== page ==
Royal Caribbean Cruises also has precontracted with multiple “just-in-case” suppliers. “We have built in a lot of redundancy,” says Brian J. Rice, vice chairman and CFO of the cruise-ship operator. “We have about 6,000 containers of goods that meet up with our ships around the world. Last year, fewer than 10 were problematic.”

The company attributes the success to its Marine Group, which is responsible for monitoring global weather patterns and analyzing the impact on ships at sea, as well as its Incident Response Group, in charge of alerting redundant suppliers in the event of a disruption. If a hurricane is headed toward the western Caribbean, for instance, the Marine Group will direct a cruise ship in the area to change its itinerary and sail toward the eastern Caribbean instead. The Incident Response Group simultaneously alerts backup suppliers.

“The biggest thing is to expect the unexpected,” Rice says. “While we can follow the weather, something like that volcanic-ash cloud [from the 2010 eruption of Iceland’s Eyjafjallajökull volcano] that shut down parts of Europe cannot be predicted. We have to have redundancies in place.”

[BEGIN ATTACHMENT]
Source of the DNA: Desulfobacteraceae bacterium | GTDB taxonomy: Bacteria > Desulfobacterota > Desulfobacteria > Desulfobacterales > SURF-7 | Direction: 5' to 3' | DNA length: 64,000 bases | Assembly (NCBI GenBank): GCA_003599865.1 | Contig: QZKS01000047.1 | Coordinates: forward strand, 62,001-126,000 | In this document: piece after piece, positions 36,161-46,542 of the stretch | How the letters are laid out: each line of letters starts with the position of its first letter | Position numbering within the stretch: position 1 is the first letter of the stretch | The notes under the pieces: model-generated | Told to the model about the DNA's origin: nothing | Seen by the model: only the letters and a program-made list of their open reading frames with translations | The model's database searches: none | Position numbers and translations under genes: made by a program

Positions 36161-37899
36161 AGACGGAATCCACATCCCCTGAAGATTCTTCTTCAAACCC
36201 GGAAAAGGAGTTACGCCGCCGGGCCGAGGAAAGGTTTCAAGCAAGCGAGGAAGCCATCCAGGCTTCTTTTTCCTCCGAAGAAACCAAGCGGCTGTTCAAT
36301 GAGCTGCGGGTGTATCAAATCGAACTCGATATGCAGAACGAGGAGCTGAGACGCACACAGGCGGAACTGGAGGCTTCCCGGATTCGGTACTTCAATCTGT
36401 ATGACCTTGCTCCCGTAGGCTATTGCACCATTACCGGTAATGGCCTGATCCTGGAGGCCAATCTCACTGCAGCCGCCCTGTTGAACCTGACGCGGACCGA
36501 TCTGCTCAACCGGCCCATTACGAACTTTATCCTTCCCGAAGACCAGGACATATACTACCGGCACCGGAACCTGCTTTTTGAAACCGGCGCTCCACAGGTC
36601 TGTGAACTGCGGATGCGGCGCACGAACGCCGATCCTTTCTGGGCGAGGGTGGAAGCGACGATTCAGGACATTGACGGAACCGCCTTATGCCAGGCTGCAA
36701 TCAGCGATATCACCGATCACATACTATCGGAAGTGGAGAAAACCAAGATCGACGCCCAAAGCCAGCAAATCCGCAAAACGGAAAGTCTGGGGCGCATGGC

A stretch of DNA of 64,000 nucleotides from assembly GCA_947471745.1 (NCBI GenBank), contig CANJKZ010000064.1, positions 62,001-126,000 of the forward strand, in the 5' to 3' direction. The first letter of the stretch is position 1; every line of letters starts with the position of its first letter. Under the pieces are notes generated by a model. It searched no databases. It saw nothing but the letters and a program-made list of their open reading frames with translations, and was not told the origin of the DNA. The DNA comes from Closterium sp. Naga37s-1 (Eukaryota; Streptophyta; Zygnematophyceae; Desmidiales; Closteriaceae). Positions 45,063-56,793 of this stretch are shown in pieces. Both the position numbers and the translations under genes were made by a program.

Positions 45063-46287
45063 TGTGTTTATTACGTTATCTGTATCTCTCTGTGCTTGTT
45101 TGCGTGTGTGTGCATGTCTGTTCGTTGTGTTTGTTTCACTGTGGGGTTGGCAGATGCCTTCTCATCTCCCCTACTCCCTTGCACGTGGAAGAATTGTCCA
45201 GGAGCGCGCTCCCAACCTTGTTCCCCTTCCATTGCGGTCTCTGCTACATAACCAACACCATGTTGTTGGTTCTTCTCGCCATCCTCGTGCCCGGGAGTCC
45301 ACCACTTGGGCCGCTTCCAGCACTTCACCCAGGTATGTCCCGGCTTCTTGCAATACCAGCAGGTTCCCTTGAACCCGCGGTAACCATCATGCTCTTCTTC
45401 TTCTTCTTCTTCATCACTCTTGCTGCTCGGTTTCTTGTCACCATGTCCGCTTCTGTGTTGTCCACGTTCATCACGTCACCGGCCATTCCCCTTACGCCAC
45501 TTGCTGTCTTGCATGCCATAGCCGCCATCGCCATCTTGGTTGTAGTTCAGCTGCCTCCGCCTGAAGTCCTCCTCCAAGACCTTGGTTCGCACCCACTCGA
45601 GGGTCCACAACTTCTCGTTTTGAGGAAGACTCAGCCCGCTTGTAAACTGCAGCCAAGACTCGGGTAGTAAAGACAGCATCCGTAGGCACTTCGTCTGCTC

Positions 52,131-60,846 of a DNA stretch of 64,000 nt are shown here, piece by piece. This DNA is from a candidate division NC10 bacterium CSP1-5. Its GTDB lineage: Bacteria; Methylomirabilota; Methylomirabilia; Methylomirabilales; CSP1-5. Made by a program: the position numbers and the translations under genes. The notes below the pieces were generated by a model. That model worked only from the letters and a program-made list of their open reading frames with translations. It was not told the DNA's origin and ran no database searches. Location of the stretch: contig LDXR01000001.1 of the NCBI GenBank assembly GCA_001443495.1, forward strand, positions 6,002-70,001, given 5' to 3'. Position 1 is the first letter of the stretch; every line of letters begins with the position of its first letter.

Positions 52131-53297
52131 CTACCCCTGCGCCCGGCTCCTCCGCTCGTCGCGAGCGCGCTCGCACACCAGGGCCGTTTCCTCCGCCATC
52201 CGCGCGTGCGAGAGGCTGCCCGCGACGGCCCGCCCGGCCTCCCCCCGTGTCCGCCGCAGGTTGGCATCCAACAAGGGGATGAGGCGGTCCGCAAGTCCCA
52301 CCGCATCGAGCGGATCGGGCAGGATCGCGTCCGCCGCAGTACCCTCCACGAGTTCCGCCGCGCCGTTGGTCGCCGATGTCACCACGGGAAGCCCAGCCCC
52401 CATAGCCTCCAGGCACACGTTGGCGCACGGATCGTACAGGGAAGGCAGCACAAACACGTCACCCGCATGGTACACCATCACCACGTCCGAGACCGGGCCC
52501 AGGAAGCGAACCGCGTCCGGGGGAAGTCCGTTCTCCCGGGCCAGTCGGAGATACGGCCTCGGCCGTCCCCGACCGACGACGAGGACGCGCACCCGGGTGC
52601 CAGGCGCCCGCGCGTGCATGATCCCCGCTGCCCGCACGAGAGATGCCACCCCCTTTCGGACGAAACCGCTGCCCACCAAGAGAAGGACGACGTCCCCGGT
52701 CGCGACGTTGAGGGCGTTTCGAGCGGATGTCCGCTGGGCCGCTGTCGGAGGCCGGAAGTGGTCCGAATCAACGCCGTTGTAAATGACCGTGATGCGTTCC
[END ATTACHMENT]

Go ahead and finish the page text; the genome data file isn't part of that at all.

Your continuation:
Redundant suppliers ready to fill voids are also contracted at Irving, Texas-based Kimberly-Clark. “We’ve experienced disruption in our supply chain from severe-weather events, and have taken steps in the last three years to do some things differently,” says Scott DeGroot, director of supply chain strategy at the personal care product manufacturer. “We’ve now ensured that our key suppliers have contingency plans in place in case their suppliers are disrupted. When North Carolina was hit by a hurricane two years ago, one of our key suppliers reliant on capacity in the region informed us that backup components were available from its redundant suppliers.”

Kimberly-Clark also has worked with its transportation group to ensure dedicated capacity in the event that extreme-weather events affect shipping patterns. “Just hours after the Japanese tsunami, our transportation Center of Excellence in Knoxville [Tenn.] reported the impact on our incoming demand stream to our crisis response center,” DeGroot says. “Within minutes, they were on the phone with our ocean shipping carriers to provide secured, incremental capacity.”